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Medicaid expansion’s uncounted benefit

schmidt

When I served on the Governor’s first workgroup that studied and recommended Medicaid Expansion for the State of Idaho, I sat on the panel next to a former director of the Idaho Department of Corrections. I had previous experience working as a physician in the Idaho prisons and we had discussed this in the past.

After one long day of presentations from experts with graphs, tables, numbers and projections as we were getting up from our chairs to go he bent over and whispered to me, “I hate that Obamacare, but this Medicaid expansion would sure be a benefit for my guys.”

I nodded, but after he left I wondered if he meant by “my guys” the recently incarcerated and released, or the guards who work at the prison. Knowing the low pay for prison staff, he may have meant both.

The next day when the summary was being provided about the costs and benefits of Medicaid expansion, I asked the expert if they had figured in any savings from criminal justice costs. They said, no, such calculations would just be too hard to do. I argue they would be substantial. You can’t count what you don’t see.

People in custody (county jail or state prison) are not eligible for Medicaid health insurance to pay for their health care. That cost comes right out of the Idaho general fund. Right now, the charge for folks in prison is over $16/day, almost $6000 per prisoner per year; a total of $48M dollars a year we can’t spend on schools or roads.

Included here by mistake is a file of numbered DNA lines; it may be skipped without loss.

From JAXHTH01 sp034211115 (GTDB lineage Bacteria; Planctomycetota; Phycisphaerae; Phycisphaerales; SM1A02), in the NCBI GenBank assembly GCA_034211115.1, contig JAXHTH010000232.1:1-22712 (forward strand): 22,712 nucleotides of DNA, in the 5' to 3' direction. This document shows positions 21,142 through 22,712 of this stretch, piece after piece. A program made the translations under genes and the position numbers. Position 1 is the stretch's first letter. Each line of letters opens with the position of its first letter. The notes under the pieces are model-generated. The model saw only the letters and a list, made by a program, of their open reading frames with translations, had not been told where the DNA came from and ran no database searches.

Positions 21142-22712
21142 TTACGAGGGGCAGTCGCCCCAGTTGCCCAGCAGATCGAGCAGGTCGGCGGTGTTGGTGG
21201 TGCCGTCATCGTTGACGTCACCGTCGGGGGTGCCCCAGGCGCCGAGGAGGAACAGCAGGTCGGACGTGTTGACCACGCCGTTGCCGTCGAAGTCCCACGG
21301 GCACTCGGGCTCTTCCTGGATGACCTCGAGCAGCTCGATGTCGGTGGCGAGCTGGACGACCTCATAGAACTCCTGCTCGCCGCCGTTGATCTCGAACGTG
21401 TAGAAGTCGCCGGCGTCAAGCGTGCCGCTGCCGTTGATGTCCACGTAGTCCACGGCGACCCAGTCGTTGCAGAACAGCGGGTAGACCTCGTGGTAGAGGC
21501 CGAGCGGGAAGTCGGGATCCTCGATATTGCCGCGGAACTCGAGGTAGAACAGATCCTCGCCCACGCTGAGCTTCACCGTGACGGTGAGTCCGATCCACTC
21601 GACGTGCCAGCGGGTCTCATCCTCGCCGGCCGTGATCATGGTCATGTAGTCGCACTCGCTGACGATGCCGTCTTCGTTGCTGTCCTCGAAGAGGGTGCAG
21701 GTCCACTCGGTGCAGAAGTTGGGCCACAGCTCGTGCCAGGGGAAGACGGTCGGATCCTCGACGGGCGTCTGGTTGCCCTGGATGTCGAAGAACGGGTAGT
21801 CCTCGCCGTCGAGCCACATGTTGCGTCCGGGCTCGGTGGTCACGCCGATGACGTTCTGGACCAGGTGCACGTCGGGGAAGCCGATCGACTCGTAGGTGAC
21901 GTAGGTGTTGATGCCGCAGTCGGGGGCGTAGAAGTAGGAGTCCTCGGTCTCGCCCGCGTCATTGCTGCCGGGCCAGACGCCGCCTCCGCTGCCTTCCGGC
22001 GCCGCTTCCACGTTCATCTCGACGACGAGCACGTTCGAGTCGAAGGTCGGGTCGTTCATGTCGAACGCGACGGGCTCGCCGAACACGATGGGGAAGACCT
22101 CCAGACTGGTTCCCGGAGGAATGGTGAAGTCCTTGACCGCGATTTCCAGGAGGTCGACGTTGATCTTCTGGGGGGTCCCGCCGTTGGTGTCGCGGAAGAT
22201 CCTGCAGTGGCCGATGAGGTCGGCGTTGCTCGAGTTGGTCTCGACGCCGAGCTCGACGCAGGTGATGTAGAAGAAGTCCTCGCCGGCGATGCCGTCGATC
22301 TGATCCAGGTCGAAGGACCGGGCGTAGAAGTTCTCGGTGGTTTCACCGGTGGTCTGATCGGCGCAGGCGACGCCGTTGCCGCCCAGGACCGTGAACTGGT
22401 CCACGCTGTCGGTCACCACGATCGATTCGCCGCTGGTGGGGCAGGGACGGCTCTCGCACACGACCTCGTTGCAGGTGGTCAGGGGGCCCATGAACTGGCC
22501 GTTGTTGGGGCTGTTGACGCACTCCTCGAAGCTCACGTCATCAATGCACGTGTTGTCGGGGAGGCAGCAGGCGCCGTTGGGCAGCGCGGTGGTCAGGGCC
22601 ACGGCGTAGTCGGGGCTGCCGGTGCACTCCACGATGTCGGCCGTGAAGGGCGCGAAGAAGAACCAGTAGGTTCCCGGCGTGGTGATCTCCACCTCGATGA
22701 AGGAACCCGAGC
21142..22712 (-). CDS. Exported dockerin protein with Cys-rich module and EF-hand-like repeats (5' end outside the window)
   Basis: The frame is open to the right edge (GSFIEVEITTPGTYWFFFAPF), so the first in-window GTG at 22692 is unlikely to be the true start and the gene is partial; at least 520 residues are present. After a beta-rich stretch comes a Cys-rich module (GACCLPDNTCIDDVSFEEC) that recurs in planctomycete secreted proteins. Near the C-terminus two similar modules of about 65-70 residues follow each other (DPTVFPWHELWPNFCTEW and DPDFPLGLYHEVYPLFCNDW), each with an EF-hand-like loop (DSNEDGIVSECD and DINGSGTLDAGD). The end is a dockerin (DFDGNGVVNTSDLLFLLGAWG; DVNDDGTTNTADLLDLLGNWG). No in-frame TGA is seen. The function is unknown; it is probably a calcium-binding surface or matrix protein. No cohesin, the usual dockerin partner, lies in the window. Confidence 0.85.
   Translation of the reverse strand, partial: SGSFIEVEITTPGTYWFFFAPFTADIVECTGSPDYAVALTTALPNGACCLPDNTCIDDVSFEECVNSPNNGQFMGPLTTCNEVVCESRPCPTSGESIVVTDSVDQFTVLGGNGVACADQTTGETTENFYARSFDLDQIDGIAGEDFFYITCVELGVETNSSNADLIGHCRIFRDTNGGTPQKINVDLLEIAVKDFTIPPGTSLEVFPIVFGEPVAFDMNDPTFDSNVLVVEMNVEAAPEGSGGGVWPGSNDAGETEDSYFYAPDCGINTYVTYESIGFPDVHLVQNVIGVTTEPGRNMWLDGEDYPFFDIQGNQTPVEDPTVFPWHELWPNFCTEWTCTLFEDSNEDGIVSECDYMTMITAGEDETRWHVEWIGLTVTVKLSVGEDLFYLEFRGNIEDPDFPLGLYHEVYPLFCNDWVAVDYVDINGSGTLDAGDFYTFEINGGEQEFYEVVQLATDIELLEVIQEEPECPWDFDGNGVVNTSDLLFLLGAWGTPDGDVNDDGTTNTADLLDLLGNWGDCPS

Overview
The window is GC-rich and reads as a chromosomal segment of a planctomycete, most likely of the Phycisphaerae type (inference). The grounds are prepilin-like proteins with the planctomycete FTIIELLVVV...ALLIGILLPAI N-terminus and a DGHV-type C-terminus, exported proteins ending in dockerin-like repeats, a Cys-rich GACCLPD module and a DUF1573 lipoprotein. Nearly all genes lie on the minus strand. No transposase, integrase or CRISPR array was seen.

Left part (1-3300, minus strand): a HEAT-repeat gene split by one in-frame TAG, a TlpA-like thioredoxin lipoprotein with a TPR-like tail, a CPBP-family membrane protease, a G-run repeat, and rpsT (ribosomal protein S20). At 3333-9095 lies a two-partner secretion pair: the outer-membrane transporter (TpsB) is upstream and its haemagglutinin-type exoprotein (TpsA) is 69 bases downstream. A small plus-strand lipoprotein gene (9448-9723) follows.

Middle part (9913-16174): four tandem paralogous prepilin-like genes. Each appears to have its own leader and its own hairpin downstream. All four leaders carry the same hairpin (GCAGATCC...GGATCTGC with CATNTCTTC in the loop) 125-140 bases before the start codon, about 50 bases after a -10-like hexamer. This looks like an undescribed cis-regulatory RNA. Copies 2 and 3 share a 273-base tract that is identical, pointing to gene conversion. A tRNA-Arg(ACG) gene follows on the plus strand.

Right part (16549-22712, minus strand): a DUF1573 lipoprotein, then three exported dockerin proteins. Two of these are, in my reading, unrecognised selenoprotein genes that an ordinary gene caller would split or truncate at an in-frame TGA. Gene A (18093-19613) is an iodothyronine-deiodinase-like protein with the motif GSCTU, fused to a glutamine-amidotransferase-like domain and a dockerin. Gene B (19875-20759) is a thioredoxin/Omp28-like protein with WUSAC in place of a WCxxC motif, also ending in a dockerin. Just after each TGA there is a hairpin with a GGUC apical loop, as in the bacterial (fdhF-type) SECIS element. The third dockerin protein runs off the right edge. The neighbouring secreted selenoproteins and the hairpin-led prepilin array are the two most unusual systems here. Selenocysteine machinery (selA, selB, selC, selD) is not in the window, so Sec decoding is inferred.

My short time working as a doctor in the Idaho prison taught me a lot. I was expecting to see lots of healthy young men with a history of behavioral and substance issues. I was surprised how many middle aged and older inmates there were with chronic disease. Over 65% of the inmates were on chronic medications; many were on psychiatric meds. Imagine what happens to these folks when they are released to the community with no access to health care and a $6000/year health care habit. We are being stupid about how we treat people. Idaho pays 100% of their health care costs in prison, then because they are not eligible for health insurance in Idaho, we pay 0% when they are released. If we expanded Medicaid eligibility we would pay 10% of the costs. Seems a good investment to me.

Right now, the legislatures Justice Reinvestment Oversight Committee (JROC) is hearing testimony from “experts” as to why we need to spend $500M to build a new prison here in Idaho. That’s what the Board of Corrections has recommended. Prosecutors are saying, “It’s not our fault our prison population is exploding. We are just enforcing the laws you legislators write.”

The easiest, cheapest recommendation the JROC could make to the legislature and the governor, easier than sentencing reform, cheaper than building a new prison, would be to say what the former director said to me: “We hate that Obamacare, but expanding Medicaid would sure be a good thing for our people.”
 

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